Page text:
Men aged 18-22 years (n=189) from the Rochester Young Men’s Study (2009-2010) participated in this analysis. Physical activity (h/week of moderate and vigorous exercise) and TV watching (h/week of TV, video or DVD watching) over the past 3 months were assessed via questionnaire. Semen quality was assessed by sperm concentration, motility, morphology and total sperm count. Read More
“Background: Crocodilians exhibit a spectrum of rostral shape from long snouted (longirostrine), through to short snouted (brevirostrine) morphologies. The proportional length of the mandibular symphysis correlates consistently with rostral shape, forming as much as 50% of the mandible’s length in longirostrine forms, but 10% in brevirostrine crocodilians. Here we analyse the structural consequences of an elongate mandibular symphysis in relation to feeding behaviours. Read More
“Olfactory function influences social behavior. For instance, olfaction seems to play a key role in mate choice and helps detecting emotions in other people. In a previous study, we showed that people who were born without a sense of smell exhibit enhanced social insecurity. Based on the comments to this article we decided to have a closer look to whether the absence of the sense of smell affects men and women differently. Read More
“An attentive observer will notice that unintentional synchronization of gait between two walkers on the street seems to occur frequently. Nonetheless, the rate of occurrence and motor-sensory mechanisms underlying this phase-locking of gait have only recently begun to be investigated. Previous studies have either been qualitative or carried out under non-natural conditions, e.g., treadmill walking. The present study quantitatively examined the potential sensory mechanisms that contribute to the gait synchronization that occurs when two people walk side by side along a straight, over-ground, pathway. Read More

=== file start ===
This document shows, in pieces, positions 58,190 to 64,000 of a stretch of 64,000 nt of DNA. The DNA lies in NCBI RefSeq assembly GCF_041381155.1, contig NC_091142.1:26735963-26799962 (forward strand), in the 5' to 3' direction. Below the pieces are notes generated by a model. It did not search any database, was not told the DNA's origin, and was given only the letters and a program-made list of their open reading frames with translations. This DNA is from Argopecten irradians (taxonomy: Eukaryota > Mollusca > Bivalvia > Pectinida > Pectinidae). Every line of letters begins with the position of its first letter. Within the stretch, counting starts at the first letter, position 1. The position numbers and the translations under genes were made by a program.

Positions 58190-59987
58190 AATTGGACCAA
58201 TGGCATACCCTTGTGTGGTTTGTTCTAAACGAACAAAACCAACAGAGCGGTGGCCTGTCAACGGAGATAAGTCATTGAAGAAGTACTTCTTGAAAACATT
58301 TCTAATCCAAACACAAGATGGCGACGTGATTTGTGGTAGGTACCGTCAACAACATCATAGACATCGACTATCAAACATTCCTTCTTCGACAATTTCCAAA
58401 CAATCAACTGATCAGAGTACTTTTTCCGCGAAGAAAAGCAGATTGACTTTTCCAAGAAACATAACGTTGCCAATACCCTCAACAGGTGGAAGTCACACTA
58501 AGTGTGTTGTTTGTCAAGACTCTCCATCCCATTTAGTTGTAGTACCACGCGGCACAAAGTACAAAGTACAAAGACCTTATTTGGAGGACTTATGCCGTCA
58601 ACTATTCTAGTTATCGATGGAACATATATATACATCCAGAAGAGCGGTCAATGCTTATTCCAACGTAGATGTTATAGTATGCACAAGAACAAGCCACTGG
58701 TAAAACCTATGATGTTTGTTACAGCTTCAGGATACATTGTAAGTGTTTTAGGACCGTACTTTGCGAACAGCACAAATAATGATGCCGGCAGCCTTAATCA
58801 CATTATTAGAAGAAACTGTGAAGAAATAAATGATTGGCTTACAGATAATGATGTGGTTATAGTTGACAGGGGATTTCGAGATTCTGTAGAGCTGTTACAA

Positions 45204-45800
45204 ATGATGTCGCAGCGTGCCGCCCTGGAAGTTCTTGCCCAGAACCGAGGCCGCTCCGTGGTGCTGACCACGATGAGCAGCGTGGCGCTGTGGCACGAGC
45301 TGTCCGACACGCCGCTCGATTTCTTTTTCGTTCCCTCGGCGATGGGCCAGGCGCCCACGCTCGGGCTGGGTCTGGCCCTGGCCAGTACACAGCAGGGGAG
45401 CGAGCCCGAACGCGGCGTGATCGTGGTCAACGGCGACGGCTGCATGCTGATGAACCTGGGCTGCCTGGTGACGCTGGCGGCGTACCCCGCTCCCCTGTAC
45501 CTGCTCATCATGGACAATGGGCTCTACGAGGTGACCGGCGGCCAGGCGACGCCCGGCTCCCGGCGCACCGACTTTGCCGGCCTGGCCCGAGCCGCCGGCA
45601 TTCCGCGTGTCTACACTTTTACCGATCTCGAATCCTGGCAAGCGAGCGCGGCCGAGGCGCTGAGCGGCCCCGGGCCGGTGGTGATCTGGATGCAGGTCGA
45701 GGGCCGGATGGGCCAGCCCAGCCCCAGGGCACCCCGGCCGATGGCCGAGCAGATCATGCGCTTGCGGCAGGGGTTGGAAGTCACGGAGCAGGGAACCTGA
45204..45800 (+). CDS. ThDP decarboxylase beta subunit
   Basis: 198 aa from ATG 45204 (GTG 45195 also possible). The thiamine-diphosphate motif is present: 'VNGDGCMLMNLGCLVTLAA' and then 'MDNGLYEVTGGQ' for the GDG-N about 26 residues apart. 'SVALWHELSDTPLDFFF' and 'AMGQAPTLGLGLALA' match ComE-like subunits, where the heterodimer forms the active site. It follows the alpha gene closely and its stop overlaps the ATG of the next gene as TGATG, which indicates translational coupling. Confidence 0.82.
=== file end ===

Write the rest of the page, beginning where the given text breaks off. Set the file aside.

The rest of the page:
“OBJECTIVE: To evaluate physical attractiveness in women with and without endometriosis… A total of 31 of 100 women in the rectovaginal endometriosis group (cases) were judged as attractive or very attractive, compared with 8 of 100 in the peritoneal and ovarian endometriosis group and 9 of 100 in the group of subjects without endometriosis. Read More
“Does information irrelevant to government performance affect voting behavior? If so, how does this help us understand the mechanisms underlying voters’ retrospective assessments of candidates’ performance in office? To precisely test for the effects of irrelevant information, we explore the electoral impact of local college football games just before an election, irrelevant events that government has nothing to do with and for which no government response would be expected. Read More
“How do psychological processes shape how culture evolves? We investigated how a cultural item’s popularity is shaped by the recent popularity of other items with features in common. Specifically, using more than 100 years of first-names data, we examined how a name’s popularity is influenced by the popularity of that name’s component phonemes in other names in the previous year. Building on mere-exposure research, we found that names are more likely to become popular when similar names have been popular recently. These effects are nonlinear, however, and overpopularity hurts adoption. In addition, these effects vary with phoneme position. We demonstrate the causal impact of similarity on cultural success in a natural experiment using hurricane names. Read More